Tobacco smoke is a mixture of gases and small particles made up of water, tar and nicotine. The tar is a messy mixture of hundreds of toxic chemicals, many of which are known to cause cancer (for example, nitrosamines, benzpyrene).
Many of the gases in tobacco smoke are harmful. These include carbon monoxide, nitrogen oxides, hydrogen cyanide, ammonia, and other toxic irritants such as acrolein and formaldehyde. Due to the high temperatures (over 800°C or 1400°F), the burning end of a cigarette is like a miniature chemical factory. It churns out many more noxious chemicals than are found in unlit tobacco or taken in by use of smokeless tobacco (for example, snuff, which contains no tar or gases). Altogether more than 4,000 chemical compounds have been identified in tobacco smoke.
The chemicals that cause cancer are mainly in the tar. Tar, together with some of the irritant gases, may also be partly responsible for chronic bronchitis and emphysema. Nitrogen oxides are suspected, but the main agents responsible are not yet known. Neither nicotine nor carbon monoxide causes cancer, but they probably work together as causes of the heart diseases associated with smoking.
It is easy to understand why the main cancers caused by smoking are at sites having direct contact with the smoke, specifically the lungs, mouth, and throat. However, some cancer-producing chemicals are absorbed into the blood and transported to other parts of the body. This is how smoking causes cancer of the bladder, kidney, pancreas, and uterus.
The way in which smoking causes heart attacks, strokes and other cardiovascular diseases is quite complex.
After absorption through the lungs, carbon monoxide combines with hemoglobin in the red blood cells and reduces the amount of oxygen they can carry around the body.
Carbon monoxide and nicotine both appear to play a part in accelerating the deposition of cholesterol in the inner lining of arteries which over many years leads to arteriosclerosis, a kind of hardening and furring up of arteries which reduces blood flow.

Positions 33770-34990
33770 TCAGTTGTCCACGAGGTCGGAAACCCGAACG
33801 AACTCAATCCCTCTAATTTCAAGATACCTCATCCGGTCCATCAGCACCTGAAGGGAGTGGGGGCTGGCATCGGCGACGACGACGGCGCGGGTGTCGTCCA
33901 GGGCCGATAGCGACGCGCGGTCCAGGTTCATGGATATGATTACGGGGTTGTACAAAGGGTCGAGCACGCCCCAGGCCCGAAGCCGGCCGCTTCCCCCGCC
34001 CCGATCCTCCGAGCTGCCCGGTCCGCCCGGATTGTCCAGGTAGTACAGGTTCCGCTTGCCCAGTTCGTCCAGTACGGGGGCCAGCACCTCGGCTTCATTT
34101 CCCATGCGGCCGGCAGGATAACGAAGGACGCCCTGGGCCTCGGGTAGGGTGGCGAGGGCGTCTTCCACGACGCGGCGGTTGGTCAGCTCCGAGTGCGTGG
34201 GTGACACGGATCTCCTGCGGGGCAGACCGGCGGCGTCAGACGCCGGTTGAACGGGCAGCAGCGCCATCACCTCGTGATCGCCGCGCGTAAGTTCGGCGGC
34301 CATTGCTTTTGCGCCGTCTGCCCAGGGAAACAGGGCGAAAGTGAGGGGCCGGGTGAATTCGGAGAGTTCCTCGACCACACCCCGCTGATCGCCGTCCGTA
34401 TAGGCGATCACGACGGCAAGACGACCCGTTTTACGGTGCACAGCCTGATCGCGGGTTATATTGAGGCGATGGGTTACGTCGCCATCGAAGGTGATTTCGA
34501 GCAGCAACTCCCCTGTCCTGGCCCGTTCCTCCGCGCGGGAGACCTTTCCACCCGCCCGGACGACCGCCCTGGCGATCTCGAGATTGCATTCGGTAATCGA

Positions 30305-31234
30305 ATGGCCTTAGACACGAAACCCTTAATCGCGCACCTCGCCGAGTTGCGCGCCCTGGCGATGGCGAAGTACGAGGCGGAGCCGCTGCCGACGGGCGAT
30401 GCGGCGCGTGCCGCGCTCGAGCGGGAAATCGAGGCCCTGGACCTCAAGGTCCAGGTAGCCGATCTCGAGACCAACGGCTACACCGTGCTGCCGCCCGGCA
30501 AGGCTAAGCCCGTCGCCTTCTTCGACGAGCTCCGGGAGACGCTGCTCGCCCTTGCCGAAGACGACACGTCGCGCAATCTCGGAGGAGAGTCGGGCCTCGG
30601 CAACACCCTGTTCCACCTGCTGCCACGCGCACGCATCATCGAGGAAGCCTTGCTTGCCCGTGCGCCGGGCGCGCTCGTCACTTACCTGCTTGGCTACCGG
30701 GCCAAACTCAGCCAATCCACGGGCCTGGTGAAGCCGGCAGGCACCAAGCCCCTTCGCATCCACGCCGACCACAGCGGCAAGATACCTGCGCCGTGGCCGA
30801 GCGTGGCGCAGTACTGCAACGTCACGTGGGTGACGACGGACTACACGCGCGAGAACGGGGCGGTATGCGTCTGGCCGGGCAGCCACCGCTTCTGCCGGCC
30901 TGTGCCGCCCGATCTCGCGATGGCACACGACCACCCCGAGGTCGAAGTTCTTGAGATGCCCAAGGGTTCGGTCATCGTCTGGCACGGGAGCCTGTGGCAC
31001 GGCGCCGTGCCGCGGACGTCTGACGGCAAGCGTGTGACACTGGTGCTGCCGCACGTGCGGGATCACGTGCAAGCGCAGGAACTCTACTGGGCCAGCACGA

Cigarette smoking also makes the blood clot more easily, making episodes of thrombosis more likely.
Impairment of blood flow, and of oxygen-carrying capacity due to carbon monoxide, all reduce the supply of oxygen. This happens at the same time that the heart's need for oxygen is increased by the stimulant effect of nicotine on the rate and force of the heart's contractions.
The lack of oxygen is damaging to the heart and increases the severity of a heart attack.
Nicotine can cause further problems by upsetting the regular rhythm of the heart.
Nicotine and carbon monoxide are also important factors in peripheral vascular disease, which can lead to gangrene of the feet. Nicotine causes constriction, or narrowing, of the small blood vessels. This, combined with carbon monoxide's oxygen-reducing effect, tips the balance in people with narrowed leg arteries.
Likewise, nicotine constriction of blood vessels in the placenta (which provides nourishment to an unborn baby), combined with the effects of carbon monoxide, reduces oxygen supply to the unborn babies of pregnant women who smoke.
In these various ways both nicotine and carbon monoxide are involved in the effects of smoking on coronary heart disease, other vascular diseases, and on the development of the unborn child. Although stopping smoking may not reverse arteriosclerosis, a disease in which plaque builds up in the arteries, it will progress less quickly.
However, the other negative effects from smoking are reversed within 24 hours of stopping, when nicotine and carbon monoxide have cleared from the body.
Nice To Know: